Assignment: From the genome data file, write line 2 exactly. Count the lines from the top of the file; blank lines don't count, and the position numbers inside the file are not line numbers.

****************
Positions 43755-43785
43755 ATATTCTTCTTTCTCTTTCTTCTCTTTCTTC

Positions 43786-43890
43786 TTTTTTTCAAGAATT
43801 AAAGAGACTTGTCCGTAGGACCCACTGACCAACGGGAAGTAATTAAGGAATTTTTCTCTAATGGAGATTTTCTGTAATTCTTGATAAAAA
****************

43755 ATATTCTTCTTTCTCTTTCTTCTCTTTCTTC